40 mg Bis (p-sulfonatophenyl) phenylphosphine dehydrate dipotassium salt (BSPP, Strem Chemicals Inc.) was mixed with 100 mL citrate ion stabilized AuNps (Ted Pella Inc.) and the mixture was stirred overnight for ligand exchange. Phosphine ligands lead to enhanced stability against higher electrolyte concentrations. The mixture was concentrated up to the micromolar range after phosphine coating by measuring the optical absorbance at 520 nm wavelength. Au-DNA conjugates were prepared by mixing gold nanoparticles with 5’ end-thiolated (-SH) ssDNA (complementary strands were added to increase the DNA size if the strands are shorter than 50 bases) with a molar ratio of 1:1 and incubated in 0.5xTBE buffer (89 mM Tris, 89 mM boric acid, 2 mM EDTA, pH 8.0) containing 50 mM NaCl overnight at room temperature. Au-DNA conjugates carrying discrete numbers of copies of DNA strands were separated by 3% agarose gel (running buffer 0.5xTBE, loading buffer 50% glycerol, 15 V/cm). The desired band, containing a 1:1 ratio of Au-DNA conjugates with a single DNA strand, was collected and electroeluted into a pocket of dialysis membrane (MWCO 10000). Au-DNA conjugates were recovered using Micro-con centrifugal filter device [MWCO 50,000 (Millipore, Bedford, MA)] and quantified using optical absorbance at 520 nm. The 1:1 Au-DNA conjugates were further stabilized with short thiolated (-SH) oligonucleotides T5-ssDNA ([HS-T5]/[Au] = 30, in 0.5xTBE, 50 mM NaCl) and incubated overnight at room temperature. Short DNA components provide additional stability against the higher electrolyte concentrations necessary for DNA self-assembly. Au-DNA conjugates with different sized Au were prepared using the same method.
The procedure of Ke et al.20 was used to remove excess helper strands from the origami solution. The origami tiles were purified with Micro-con centrifugal filter device [MWCO 50,000 (Millipore, Bedford, MA)]. We adjusted the final concentration of the origami tiles to 1 nM, estimated by OD260.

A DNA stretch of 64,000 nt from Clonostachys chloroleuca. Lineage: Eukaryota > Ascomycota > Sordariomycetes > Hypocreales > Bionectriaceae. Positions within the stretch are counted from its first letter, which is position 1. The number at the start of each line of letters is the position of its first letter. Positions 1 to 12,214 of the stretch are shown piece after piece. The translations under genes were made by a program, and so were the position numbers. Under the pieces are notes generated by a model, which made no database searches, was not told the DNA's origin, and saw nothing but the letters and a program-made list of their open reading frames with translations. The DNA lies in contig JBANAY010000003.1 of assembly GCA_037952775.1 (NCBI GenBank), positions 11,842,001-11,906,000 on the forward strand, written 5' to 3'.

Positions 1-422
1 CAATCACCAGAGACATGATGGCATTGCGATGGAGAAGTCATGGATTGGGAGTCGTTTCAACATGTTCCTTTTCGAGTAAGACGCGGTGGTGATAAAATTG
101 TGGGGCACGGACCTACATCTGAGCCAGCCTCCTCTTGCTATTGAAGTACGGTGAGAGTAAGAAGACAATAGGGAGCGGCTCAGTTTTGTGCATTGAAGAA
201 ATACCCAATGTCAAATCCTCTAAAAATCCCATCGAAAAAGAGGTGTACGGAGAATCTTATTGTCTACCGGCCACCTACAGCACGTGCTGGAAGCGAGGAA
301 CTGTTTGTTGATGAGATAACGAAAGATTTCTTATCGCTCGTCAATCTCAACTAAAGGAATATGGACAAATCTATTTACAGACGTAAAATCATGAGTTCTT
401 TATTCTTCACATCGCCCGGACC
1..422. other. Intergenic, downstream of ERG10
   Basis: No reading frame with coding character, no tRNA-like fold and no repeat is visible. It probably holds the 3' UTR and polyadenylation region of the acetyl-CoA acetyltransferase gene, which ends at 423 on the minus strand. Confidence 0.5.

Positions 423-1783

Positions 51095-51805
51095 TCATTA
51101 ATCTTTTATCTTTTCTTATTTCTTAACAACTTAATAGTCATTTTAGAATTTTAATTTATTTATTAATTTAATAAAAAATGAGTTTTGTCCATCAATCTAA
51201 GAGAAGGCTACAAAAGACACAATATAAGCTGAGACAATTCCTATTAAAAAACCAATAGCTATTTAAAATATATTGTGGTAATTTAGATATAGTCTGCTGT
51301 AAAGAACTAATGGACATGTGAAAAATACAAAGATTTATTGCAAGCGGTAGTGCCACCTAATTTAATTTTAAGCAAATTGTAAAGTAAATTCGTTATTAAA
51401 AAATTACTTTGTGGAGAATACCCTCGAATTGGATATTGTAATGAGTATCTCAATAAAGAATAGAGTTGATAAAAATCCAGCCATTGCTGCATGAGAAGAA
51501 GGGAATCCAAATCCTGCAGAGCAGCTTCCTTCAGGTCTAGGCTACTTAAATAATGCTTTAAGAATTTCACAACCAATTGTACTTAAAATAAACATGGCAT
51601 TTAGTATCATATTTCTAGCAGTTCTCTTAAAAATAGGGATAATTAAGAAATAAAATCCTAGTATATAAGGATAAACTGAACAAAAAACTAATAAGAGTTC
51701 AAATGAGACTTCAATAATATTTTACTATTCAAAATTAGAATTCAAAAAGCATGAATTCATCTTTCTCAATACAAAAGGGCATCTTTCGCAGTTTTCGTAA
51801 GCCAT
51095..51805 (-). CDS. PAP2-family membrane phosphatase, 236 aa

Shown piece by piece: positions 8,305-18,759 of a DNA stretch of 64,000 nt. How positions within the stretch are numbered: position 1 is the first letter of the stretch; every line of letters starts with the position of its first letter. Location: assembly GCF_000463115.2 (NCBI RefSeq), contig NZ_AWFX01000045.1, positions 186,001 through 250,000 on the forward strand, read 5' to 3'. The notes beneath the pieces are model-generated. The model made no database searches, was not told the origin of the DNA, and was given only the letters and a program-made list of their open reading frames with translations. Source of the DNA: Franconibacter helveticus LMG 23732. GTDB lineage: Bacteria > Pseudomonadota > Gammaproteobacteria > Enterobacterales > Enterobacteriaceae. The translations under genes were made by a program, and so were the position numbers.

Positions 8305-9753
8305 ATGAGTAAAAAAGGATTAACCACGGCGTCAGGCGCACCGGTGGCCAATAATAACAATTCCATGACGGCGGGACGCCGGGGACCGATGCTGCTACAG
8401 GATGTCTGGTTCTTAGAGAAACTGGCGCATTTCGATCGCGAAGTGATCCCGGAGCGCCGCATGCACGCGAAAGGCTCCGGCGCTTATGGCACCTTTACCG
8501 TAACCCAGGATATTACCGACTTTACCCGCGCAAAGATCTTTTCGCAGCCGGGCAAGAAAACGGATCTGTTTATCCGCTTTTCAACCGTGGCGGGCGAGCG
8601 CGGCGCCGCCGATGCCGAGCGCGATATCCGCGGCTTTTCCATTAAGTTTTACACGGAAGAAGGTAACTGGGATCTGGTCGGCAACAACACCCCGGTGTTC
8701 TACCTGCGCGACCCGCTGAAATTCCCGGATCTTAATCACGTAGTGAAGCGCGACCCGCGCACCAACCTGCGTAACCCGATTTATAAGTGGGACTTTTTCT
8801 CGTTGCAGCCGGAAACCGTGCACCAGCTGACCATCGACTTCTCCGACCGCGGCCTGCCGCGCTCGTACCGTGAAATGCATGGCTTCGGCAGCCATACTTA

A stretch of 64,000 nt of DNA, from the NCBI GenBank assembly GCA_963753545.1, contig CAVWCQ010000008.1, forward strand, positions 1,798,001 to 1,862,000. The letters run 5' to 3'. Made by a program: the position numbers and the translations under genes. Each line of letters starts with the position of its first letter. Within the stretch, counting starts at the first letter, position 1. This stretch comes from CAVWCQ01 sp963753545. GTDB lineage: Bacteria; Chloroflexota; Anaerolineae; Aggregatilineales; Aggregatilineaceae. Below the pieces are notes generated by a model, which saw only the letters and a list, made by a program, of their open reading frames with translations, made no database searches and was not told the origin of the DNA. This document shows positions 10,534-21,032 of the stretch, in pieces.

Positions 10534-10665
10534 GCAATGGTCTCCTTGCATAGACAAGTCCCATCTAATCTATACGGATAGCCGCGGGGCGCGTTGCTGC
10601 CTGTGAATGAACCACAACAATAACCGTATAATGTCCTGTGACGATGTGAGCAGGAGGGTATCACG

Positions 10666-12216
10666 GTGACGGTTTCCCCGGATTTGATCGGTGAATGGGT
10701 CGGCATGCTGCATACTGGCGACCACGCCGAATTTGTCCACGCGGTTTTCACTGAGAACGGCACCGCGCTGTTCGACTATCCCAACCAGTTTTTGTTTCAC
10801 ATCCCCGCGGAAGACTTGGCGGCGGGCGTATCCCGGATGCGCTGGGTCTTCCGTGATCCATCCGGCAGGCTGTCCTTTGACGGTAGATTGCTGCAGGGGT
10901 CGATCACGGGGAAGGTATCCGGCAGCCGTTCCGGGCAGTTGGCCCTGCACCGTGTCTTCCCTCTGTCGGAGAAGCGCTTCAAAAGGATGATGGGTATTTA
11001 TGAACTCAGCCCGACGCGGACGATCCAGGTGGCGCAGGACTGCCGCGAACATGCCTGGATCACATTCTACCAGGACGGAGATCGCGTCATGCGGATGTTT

200 μL of a solution containing 1 nM origami tiles was mixed with 4 μL each of 50 nM solutions containing cassettes 1, 2, 3, and the walker (with the anchor strands which would position the walker at the first transfer station, near cassette 1, the starting point of the pathway). The system was heated to 40 °C and slowly cooled to 4 °C over 1 day in a 2 L water bath. The final solution contains 0.2 pmole of each of the five components in a 1:1:1:1:1 molar ratio. Note that all cargo strands on the cassettes were protected by the shield strands, which means no cargo addition to the walker would happen during this process. Insofar as could be estimated by AFM, the yield of capturing one cassette was virtually quantitative and the yield of capturing all 3 cassettes was around 80-90%.
The shield strands were removed by adding equimolar quantities fuel strands (which are complementary to the entire lengths of shield strands, including their toeholds) at room temperature for 2 hours before starting the walking. The cassettes were all set to the default JX2 state at the beginning. To perform the assembly line with different kinds of cargo additions to the walker, the cassettes were preprogrammed to the desired state before binding to the origami or were dynamically switched to the desired state during the walking process. Both procedures have been performed and the two methods generated the same results (see TEM images). The left foot of the walker was released by mixing equimolar quantities of fuel strands (complementary to the entire length of the anchor strands) at room temperature for 2 hours to remove its anchor strands. Equimolar quantities of new anchor strands were added and mixed at room temperature for another 2 hours to rotate the walker by 120°, and moving the walker one step forward by anchoring the third foot with the corresponding extension of the origami helper strand. This was repeated 4 times until the walker walked 4 steps to the end of the pathway. Note that anchor strands for the fourth foot were added to position the walker body close to the cassette whenever the walker passed by the transfer station near the cassette.